The relevance of this (besides the sheer awesomeness that is the Malcolm Gladwell article and the Steven Soderbergh film) is that the US military is, and has been for at least two decades now, the impossible-to-defeat Goliath. In Gulf War I, Iraq had the world's 4th largest military. The war was grossly one-sided, and the United States lost 113 soldiers. When everyone plays by the winners rules, the winner will be incredibly hard to stop.

The wars the US is fighting today do not favor Goliaths. The tenacity of forces in Afghanistan has been demonstrated - the Taliban are back, when by all accounts they were ruled dead by 2002. In order to win, as the US did by aiding Bolivia, they have to make overwhelming force applicable to this kind of combat. There are generals currently doing just that - perhaps most famous is David Petraeus, while the most interesting developments are coming from "The Accidental Guerilla" author David Kilcullen. They are the ones formulating the tactics that will win this.

The challenge, as has often been leveled agaisnt the US, is a willingness to fight the kind of sustained warfare needed. For the Taliban, they don't have a choice - the war is existential. For many factions in Iraq, their survival depends on mastering guerilla conflicts. For the US, we have to be willingly to commit to a war with no set-piece battles. And this calls into question the whole role of war with humanitarian ambitions, or of international police action. Iraq is abhorred by the left because it was unnessecary. It is very much a victim of attention fatigue, and perhaps a worthy victim. Afghanistan, however, is a conflict that the US seems more committed to, without an immediate existential threat. The Taliban are as much foreignners in the country as the Cubans were in Bolivia, and the public longs for stability. The possibility of an eventual US victory is real. The challenge, of course, is sustaining the effort needed. The Taliban have to do it. We don't.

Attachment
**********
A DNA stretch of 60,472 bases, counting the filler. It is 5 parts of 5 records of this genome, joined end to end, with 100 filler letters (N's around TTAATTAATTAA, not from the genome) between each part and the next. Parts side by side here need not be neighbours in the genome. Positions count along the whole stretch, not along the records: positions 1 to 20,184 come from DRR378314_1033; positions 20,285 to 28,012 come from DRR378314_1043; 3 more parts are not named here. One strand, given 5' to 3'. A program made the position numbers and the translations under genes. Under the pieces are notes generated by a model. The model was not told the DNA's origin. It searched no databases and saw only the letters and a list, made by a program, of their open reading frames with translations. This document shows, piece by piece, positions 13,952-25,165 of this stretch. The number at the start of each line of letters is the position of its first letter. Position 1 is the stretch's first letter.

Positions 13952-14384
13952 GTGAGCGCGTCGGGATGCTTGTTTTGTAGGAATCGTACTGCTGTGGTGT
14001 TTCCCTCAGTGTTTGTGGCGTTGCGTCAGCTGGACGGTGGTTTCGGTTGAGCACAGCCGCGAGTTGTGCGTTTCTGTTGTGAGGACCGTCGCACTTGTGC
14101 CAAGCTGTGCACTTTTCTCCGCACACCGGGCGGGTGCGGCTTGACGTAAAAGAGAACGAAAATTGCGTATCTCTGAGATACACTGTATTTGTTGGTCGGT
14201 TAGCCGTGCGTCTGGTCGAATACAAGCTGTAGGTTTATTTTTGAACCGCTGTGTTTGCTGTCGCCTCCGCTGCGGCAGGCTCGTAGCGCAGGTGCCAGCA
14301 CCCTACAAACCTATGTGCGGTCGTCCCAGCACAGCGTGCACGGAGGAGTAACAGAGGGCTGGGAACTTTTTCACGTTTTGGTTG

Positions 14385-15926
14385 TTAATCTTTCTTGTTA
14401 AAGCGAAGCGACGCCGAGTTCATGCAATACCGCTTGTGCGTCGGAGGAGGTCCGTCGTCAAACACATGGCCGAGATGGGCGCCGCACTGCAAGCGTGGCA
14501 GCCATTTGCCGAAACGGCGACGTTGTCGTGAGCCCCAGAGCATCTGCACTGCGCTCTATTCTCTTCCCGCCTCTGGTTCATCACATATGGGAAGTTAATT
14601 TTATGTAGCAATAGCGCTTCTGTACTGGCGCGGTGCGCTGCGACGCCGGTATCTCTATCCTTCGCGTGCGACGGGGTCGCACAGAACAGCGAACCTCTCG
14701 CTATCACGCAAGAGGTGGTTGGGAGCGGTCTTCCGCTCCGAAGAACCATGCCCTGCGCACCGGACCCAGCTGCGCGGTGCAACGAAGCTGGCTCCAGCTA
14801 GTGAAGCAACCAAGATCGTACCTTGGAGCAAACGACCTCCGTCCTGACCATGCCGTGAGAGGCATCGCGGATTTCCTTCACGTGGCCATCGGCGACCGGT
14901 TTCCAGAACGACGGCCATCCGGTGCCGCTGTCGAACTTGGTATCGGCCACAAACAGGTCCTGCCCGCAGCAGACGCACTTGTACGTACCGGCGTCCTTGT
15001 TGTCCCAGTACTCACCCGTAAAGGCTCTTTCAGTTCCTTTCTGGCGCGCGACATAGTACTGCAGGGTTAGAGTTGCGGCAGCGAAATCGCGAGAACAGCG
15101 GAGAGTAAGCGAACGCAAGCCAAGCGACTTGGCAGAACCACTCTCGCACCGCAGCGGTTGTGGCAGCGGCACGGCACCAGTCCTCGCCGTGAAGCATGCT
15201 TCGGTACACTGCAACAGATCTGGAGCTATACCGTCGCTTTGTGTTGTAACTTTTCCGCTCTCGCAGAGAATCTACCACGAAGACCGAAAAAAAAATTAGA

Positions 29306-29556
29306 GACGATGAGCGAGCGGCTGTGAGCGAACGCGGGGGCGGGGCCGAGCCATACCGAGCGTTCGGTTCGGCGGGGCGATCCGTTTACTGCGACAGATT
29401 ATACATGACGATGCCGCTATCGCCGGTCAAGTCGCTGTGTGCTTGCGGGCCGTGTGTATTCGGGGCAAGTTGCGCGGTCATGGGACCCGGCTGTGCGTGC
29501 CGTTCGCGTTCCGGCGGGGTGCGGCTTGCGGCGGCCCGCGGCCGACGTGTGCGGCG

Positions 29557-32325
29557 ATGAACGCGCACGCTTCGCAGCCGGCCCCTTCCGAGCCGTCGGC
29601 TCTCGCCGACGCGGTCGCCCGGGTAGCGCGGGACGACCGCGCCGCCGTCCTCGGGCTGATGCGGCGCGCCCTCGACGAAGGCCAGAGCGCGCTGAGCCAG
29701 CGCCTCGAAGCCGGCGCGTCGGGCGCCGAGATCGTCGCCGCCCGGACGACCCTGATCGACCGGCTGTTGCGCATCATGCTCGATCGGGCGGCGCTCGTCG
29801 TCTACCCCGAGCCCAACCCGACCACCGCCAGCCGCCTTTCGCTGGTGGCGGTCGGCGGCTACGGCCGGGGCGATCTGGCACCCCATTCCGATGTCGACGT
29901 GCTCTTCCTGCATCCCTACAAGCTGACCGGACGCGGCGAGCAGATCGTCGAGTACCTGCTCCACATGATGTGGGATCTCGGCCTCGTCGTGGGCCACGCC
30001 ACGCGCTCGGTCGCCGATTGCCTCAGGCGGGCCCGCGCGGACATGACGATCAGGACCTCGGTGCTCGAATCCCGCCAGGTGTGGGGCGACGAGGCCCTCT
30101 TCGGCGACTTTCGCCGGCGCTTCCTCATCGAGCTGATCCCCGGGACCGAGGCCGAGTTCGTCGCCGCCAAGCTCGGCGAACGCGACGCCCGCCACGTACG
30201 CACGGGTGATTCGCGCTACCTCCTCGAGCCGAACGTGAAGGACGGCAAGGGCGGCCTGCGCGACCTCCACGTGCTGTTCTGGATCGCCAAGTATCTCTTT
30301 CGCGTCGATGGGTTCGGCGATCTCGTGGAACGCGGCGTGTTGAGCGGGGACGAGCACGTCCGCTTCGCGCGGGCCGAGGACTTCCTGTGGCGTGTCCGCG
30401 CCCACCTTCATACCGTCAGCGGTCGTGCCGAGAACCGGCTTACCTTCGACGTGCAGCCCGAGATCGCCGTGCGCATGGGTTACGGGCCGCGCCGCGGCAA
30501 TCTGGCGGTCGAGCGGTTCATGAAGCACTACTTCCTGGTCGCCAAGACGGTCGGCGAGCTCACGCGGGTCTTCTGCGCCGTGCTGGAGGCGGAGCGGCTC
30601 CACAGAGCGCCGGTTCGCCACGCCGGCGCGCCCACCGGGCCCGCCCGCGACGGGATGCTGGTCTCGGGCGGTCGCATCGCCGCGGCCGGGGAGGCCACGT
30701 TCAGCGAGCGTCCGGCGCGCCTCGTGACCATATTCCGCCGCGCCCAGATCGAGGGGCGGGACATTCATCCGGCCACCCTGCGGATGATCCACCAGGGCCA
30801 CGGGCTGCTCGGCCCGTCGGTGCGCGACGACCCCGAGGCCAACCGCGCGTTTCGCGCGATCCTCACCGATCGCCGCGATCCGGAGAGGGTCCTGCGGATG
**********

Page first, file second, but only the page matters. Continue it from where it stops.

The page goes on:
Editor's Note: Since writing this post, a few other examples of the attitude needed towards Afghanistan have come to mind. Over at doubleX, Vanessa M. Gezari has a comprehensive and concise post up about the change in generals for the Afghanistan conflict. From later in the Salon review of Kilcullen's book comes these amazing quotes, which more or less sum up all that is needed, and all that is difficult about the US operating in Afghanistan.
Security is the single overriding need of people living in weak states, and Kilcullen points out that rule of law doesn't fall too far behind that. (It's especially difficult for Westerners who have no cultural memory of living under chaotic conditions with no viable civil authority to grasp just how scary this can be. We tend to fixate on the menace posed by authoritarian tyrants like Saddam Hussein, forgetting that a person killed in a civil war is just as dead as someone killed by a dictator.) One service the Taliban has excelled in providing to Afghans in isolated regions, for example, is dispute resolution. When you're quarreling with your neighbor about who owns those goats, if there isn't some authority, however merciless, to appeal to, things can degenerate into a Hobbesian state pretty quickly. The Taliban first gained power in the 1990s by offering just this sort of adjudication, and they haven't forgotten how well it worked. Unless the West helps the Afghans set up better civil institutions, they'll use it again.

Kilcullen makes it clear that efforts to set up viable governance in places like Iraq and Afghanistan must involve established local power structures (like Iraq's tribes) and customs (like the elaborate Iraq blood-debt resolution ritual known as the "suhl"). The neoconservative pipe dream of making over Iraq and Afghanistan as Western-style democracies has to be set aside. Most difficult of all, homegrown police, politicians, judges and other officials who aren't either corrupt or pursuing a purely sectarian agenda have to be put in place. Kilcullen thinks this can be done, but it will be really difficult and really expensive. And it will take a while. And the result is unlikely to be the sort of government Americans admire.